Remembering “Nightly Business Report,” a business journalism pioneer
On Dec. 27, the closing bell will ring one last time for “Nightly Business Report” (NBR) on public television. It is the final chapter of a program that invented daily business news for television.
“Nightly Business Report” will cease production after Dec. 27. The announcement was made by CNBC, the current owner.
NBR, which celebrated its 40th anniversary last January, pioneered daily business news on television. This was before there were multiple business news channels and dozens of other outlets. The year was 1979. I was privileged to be there from the start at WPBT/Miami, the original producing station, creating the program concept and leading the NBR team for the next 28 years. We worked with an immensely talented group of staff members.
In 1979 there was no CNN, no CNBC, satellite television or the internet. From our small newsroom in Miami, we used typewriters and carbon copies to create scripts for the program. We would lay out the rundown each night on a white board in the back of the newsroom. While we had the AP wire service, we were limited in the business news we could access, so we would phone trusted financial sources daily to get additional closing market data.
In those early days, we broke all the television rules to create a program our industry experts said wouldn’t work. Their reasoning: business news was “too dull for television.” The naysayers told us the nation already had The Wall Street Journal, and how could anyone produce a business news program based in Miami anyway? Our small group of dedicated staff members set out to prove them wrong. And we did. One reporter called NBR “the little engine that could.”
Before NBR, viewers had to wait until the morning newspaper to find out how their stocks closed the day before. It seems almost quaint by today’s standards. The notion of a business news program delivering stock quotes, business news and analysis just two and a half hours after the closing market bell resonated with millions of viewers.
When we went national in 1981, 125 public stations carried the program, which was distributed by American Public Television (APT), then known as Eastern Educational Network. Station carriage moved very quickly to more than 250 stations. For nine years, the global news organization, Reuters, was our editorial and production partner. At its peak, we had bureaus in London, Tokyo, New York, Washington, Chicago and other centers. “Nightly Business Report” remained the most-watched daily business news program on television – broadcast or cable throughout that time. With regular commentators including economists and analysts Alan Greenspan, Art Laffer, Alfred Kahn, Charles Schultze and many others, the program’s influence was significant. Financial commentator Paul Kangas presented a lively stock market report each day, bringing his special brand of wit and rapid-fire delivery to the series.
I resigned from NBR/WPBT in late 2006 to become chief content officer at KQED/Sam Francisco. It was difficult leaving this beloved program, but I knew I left it in very capable editorial hands. From afar, I worked to support the program, and I was proud that we were able to establish a West Coast bureau at KQED for a brief time. And wherever I traveled around the country, I would be amazed at the people who would say they literally grew up watching this program. One viewer told us his father bought him 10 shares of a stock the year NBR began, and he and his dad had watched together ever since. Another viewer from the northern reaches of Australia wrote that he marveled how he could fish, boat and hunt, still gain access to business information. It was gratifying to receive that kind of feedback and to know something that touched so many lives.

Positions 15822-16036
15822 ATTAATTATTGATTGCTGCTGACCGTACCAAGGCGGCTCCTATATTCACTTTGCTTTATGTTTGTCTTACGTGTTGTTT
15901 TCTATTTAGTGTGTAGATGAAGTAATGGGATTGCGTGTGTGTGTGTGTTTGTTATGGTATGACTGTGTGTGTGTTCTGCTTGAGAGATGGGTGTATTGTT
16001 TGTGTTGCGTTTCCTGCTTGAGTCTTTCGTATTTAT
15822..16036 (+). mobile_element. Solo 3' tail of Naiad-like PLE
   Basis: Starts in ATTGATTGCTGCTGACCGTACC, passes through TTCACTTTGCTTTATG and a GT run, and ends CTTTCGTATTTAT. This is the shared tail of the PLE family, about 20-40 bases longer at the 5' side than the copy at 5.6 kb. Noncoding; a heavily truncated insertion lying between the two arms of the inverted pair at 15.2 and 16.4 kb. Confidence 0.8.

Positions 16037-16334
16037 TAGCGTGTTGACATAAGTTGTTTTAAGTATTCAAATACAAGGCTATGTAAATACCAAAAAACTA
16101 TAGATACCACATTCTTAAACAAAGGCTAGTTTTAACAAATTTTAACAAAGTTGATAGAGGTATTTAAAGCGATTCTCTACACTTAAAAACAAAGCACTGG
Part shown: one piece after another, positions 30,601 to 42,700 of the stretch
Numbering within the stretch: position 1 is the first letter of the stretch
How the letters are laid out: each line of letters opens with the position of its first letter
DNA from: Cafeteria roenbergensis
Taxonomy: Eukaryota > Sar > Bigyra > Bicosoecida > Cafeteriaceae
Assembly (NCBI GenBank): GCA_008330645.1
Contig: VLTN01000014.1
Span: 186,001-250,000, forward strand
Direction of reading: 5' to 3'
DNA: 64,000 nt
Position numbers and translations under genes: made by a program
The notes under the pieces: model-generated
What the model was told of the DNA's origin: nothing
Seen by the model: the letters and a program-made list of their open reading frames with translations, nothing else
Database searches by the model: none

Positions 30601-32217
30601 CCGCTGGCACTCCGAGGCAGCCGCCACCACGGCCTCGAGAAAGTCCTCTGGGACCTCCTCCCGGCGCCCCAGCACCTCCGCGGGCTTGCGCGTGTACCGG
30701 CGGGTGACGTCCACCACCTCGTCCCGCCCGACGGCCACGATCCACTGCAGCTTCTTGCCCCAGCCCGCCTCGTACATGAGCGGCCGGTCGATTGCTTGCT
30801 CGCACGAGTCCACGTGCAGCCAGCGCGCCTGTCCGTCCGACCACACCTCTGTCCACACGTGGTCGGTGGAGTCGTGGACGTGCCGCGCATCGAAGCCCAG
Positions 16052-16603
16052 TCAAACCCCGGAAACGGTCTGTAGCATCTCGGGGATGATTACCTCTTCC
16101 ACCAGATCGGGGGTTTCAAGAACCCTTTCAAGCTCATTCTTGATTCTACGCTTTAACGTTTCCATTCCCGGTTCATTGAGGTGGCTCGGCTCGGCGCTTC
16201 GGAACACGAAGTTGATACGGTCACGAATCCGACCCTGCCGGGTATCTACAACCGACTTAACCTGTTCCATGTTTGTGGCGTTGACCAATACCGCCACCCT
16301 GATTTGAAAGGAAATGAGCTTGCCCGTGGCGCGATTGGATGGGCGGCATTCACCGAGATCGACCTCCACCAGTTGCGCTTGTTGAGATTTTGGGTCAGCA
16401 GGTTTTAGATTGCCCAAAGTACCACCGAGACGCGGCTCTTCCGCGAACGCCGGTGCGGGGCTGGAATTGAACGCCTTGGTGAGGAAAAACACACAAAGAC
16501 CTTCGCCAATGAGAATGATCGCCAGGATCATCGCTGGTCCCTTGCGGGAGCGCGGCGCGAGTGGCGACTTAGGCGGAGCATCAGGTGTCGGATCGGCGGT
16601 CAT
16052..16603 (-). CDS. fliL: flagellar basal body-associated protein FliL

After several ownership changes, CNBC purchased the program in 2013. Along with series distributor APT and WETA, the current presenting station, they have done fine work bringing this program to public television viewers. Veteran anchors Bill Griffeth and Sue Herera, along with their colleagues at CNBC, have brought additional worldwide resources to the program.
Times have changed, and there are many ways viewers can access business news, which is instantly available on smart phones along with several cable channels dedicated to business news around the clock.
It’s heartening to know that our original concept for business news on television didn’t start on a network with millions of dollars to invest, and huge r and d budgets. It started as a home-grown public station local offering,
While it’s difficult to say goodbye to NBR, I am proud of the program’s staying power over four decades. Few programs can claim 40 years on the air — five nights a week/52 weeks each year.
It is a tribute to a dedicated team at WPBT and the public media stations who took a risk in those early days. It is a program that literally started from the ground-up with very few resources — but with a mighty belief in making a difference.
Linda O’Bryon is the founding executive editor of “Nightly Business Report” and one of its original anchors. She wrote this for Talking Biz News.